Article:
With the Virginia Democratic presidential primary on Tuesday, and with absentee in-person voting ending today, where are we with total absentees so far? See below for information from the State Board of Elections, as of this morning. A few highlights:
- There had been 72,769 absentee applications, including 19,792 for “Personal Business or Vacation”; 14,577 listing “Student”; 10,801 listing “Business”; 9,644 listing “Disability or Illness”; etc.
- There had been 44,562 absentee ballot returned, including 24,461 in person and 20,053 by mail.
- Fairfax County had by far the most absentee applications, with 17,164 – around 24% of the total for the entire state! Arlington County had 6,110; Loudoun County had 4,285; Prince William County had 4,066; Alexandria had 3,439; Henrico County had 3,061; Virginia Beach had 2,944; Chesterfield County had 2,280; Richmond City had 1,892; Albemarle County had 1,746; Norfolk had 1,259; Charlottesville had 1,057; Spotsylvania County had 901; Roanoke City had 555; etc.
- Just for rough comparison purposes, with less than a week until this past November’s Virginia legislative elections, there had been 142,533 absentee ballot *requests* and 91,107 absentee ballots *returned* – far higher than for this coming Tuesday’s Democratic presidential primary. Of course, this election only has a primary for the Democrats, while Republicans have basically anointed Trump as their nominee for a second, disastrous term. So it’s not terribly surprising that the absentee voting would be lower for this election than for last November’s, for control of the entire Virginia General Assembly, plus a host of important local races.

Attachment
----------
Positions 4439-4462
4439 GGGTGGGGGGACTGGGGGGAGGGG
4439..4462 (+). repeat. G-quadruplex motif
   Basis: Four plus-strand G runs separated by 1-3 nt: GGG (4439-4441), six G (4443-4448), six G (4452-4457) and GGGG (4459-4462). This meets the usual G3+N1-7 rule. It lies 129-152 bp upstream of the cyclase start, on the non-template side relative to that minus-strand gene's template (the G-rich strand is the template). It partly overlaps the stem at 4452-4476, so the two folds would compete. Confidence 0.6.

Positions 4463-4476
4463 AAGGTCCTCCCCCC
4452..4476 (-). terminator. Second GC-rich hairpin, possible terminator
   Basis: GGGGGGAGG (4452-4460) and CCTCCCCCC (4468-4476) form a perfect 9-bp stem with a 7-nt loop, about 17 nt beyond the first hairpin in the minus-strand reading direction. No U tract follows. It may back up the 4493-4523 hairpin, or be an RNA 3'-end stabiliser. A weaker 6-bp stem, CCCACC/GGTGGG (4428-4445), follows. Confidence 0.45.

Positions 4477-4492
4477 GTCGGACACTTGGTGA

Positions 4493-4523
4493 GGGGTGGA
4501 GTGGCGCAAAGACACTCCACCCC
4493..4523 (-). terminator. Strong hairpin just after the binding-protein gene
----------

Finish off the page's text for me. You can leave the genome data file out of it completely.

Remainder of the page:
- Also note, according to former Arlington County Treasurer Frank O’Leary, that Arlington County as of this past Thursday appeared to have set a record for absentee voting in a presidential primary, with an apparent “frantic (in person) surge” as the election over the past week or so. According to O’Leary, that might be because of “prior voter uncertainty” as to the Democratic presidential candidate they would support. According to O’Leary, “that uncertainty seems to be dissipating as Super Tuesday rapidly approaches.”